Peel-off products aren’t really anything new to the scene. Things like peel-off nose strips have been popular in the West for years for getting rid of blackheads and whiteheads, as well as having a pore refining component. Koreans have taken it a step further, though, and have come up with all sorts of peel-off skincare items and makeup, from peel-off face masks to eyebrow and lip products. Below we’ll give you the lowdown on the most common items you may find on drugstore shelves:
One of the most common peel-off skincare products is the ubiquitous nose strip. Marketed as an item that unclogs pores, nose strips are able to lift away dirt, makeup residue, blackheads and whiteheads from your nose area by yanking them out forcefully. While generally effective and satisfying (you can visibly see the results right on the strip), they can be painful to use and don’t truly provide deep cleansing. Nose strips and peel-off packs only remove a superficial layer, which means that there may still be oil and gunk lying deep within your pores that it can miss.
An alternative to these products is CosRX’s BHA Blackhead Power Liquid. It has a natural BHA component that removes dead skin cells and melts blackheads that have accumulated in the pores while providing a layer of moisture. It can even help reduce the formation of blackheads, which pore strips cannot do.
Peel-off Face Masks
Just like nose strips, these peel-off face masks are designed to stick to your skin and provide pore cleansing, as well as a host of other benefits like lifting bacteria and impurities in order to reveal fresh, revitalized skin beneath. Depending on your tolerance and sensitivity, getting them off can feel like anything from waxing your face to nothing at all. These items are often formulated with natural plant-based ingredients that provide vitamins and antioxidants, such as grapeseed and avocado, which can help repair and protect from damage. Some are formulated with charcoal, which draws out excess oils.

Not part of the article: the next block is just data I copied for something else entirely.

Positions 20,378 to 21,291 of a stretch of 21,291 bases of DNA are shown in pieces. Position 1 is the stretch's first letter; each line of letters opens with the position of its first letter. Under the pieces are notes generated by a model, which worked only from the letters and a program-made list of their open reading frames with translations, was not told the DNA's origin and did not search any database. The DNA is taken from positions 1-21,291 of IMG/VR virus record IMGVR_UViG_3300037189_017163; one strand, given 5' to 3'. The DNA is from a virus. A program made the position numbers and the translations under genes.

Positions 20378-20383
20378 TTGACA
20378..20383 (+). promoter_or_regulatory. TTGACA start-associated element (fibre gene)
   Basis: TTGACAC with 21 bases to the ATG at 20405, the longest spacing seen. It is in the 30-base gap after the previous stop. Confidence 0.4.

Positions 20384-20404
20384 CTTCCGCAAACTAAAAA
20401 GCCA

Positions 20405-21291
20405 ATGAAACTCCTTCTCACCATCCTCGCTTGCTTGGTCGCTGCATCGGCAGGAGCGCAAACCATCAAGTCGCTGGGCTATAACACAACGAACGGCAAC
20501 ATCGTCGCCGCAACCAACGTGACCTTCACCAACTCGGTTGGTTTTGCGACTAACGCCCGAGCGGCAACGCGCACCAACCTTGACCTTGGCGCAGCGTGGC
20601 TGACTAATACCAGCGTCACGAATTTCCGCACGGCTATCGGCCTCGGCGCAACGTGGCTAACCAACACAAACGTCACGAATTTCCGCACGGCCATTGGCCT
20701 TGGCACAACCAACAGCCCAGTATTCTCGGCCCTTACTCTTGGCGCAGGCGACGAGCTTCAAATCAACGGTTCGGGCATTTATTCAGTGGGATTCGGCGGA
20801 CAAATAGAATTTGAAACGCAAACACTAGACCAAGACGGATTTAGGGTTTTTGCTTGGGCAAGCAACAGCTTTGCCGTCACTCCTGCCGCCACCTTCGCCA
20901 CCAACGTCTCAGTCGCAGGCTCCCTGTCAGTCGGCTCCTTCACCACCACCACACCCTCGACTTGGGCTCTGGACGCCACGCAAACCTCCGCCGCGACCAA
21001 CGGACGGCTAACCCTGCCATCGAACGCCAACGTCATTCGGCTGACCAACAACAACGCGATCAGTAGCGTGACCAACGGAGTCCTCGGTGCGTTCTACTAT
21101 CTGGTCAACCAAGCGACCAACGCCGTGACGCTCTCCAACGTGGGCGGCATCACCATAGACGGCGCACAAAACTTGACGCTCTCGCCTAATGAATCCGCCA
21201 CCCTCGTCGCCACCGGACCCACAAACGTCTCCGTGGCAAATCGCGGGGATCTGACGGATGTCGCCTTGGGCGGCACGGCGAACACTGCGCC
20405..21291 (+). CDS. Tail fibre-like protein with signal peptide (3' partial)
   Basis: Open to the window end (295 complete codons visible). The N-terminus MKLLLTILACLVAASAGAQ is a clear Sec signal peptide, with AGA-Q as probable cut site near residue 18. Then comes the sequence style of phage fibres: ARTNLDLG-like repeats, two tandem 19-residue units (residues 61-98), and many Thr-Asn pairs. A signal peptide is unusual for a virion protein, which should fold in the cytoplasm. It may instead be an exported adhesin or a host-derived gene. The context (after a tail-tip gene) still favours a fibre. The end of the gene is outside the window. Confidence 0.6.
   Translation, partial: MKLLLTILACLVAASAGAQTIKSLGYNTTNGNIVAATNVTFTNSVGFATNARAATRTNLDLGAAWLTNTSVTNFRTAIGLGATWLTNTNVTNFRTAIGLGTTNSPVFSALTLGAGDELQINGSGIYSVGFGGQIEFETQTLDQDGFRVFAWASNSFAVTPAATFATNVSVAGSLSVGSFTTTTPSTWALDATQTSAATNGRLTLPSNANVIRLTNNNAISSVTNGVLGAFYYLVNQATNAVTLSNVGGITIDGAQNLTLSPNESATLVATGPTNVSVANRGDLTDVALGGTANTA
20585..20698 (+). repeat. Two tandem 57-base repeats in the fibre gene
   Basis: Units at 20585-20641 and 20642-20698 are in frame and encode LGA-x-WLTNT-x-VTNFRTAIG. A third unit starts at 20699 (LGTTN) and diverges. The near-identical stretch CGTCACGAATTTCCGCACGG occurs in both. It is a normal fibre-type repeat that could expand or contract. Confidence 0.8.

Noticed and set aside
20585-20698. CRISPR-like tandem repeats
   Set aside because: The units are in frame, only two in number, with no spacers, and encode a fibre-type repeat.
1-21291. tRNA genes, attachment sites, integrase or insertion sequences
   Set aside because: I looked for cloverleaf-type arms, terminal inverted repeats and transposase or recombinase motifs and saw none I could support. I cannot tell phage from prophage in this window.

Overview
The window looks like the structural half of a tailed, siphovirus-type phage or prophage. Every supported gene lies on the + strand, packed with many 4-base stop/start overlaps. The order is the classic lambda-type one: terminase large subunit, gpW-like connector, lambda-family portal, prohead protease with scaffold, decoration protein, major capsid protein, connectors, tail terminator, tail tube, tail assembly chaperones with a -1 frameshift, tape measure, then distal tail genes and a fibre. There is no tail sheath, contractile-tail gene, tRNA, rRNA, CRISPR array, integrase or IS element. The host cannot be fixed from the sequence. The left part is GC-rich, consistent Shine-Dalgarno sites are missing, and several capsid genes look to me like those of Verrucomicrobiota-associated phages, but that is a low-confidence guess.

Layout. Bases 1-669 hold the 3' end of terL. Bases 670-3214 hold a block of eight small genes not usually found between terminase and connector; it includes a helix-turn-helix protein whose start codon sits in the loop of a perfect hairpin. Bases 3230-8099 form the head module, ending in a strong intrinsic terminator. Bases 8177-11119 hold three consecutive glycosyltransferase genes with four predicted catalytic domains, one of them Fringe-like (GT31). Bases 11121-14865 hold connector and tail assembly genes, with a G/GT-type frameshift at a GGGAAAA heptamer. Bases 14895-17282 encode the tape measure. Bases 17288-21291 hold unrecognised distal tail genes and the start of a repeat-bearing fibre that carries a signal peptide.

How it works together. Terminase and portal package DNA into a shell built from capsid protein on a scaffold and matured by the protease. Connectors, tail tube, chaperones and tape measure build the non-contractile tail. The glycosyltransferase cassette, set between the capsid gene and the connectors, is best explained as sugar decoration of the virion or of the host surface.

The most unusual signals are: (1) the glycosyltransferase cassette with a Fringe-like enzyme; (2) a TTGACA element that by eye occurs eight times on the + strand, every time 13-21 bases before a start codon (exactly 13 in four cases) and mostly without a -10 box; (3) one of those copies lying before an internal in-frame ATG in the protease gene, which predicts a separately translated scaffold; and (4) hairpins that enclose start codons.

Peel-off facial masks can even provide a sort of physical exfoliation by removing the surface top layer of the skin along with dead skin cells. Keep in mind, though, that while it is effective in removing all of these things, it can be a little too effective – along with the dirt and whatever has been clogging your pores, it can also remove vellus hair and sebaceous filaments, a naturally-occurring hair-like formation that controls the flow of oil through your pores. Why is pulling those out bad? It may cause your sebum levels to become unbalanced, or remove too much oil, which your skin still needs a bit of in order to stay healthy.
Foot and Hand Peel Masks
You may have seen these foot and hand peel masks being sold alongside your favorite Korean sheet masks lately; they’re packaged much the same way. These products went viral for their downright crazy effect on your feet: the idea is to put your feet into these bootie-shaped sheet masks that have been pre-soaked with a solution. They’re shaped like socks and aren’t hard to use, and don’t generally get in the way so long as you don’t have to stand or walk around for a few minutes. For hands, they’re usually shaped like gloves.
After the requisite amount of time, you’re supposed to remove these masks and go about your day. It may take up to 5 days or a week to see results, but when you do it’s unmistakable – your feet will begin to peel and shed skin the way a snake changes theirs. The goal is that once all of that rough, tough and hardened skin has been peeled away, you’ll be left with softer, smoother feet and hands.
These hand and foot peel masks provide exfoliation, get rid of stubborn callouses and even out cracked skin, especially in the heel area. They are usually formulated with skin-softening and soothing essential oils such as argan, peppermint, and lavender. If you’re the kind of person who gets kicks out of watching your skin peel off in chunks or just want baby-soft extremities again in a relatively painless manner, these masks are for you.
Keep in mind though that the solution the masks are soaked in can irritate broken skin, so maybe wait a bit if you happen to have open cuts or healing wounds in your hands and feet.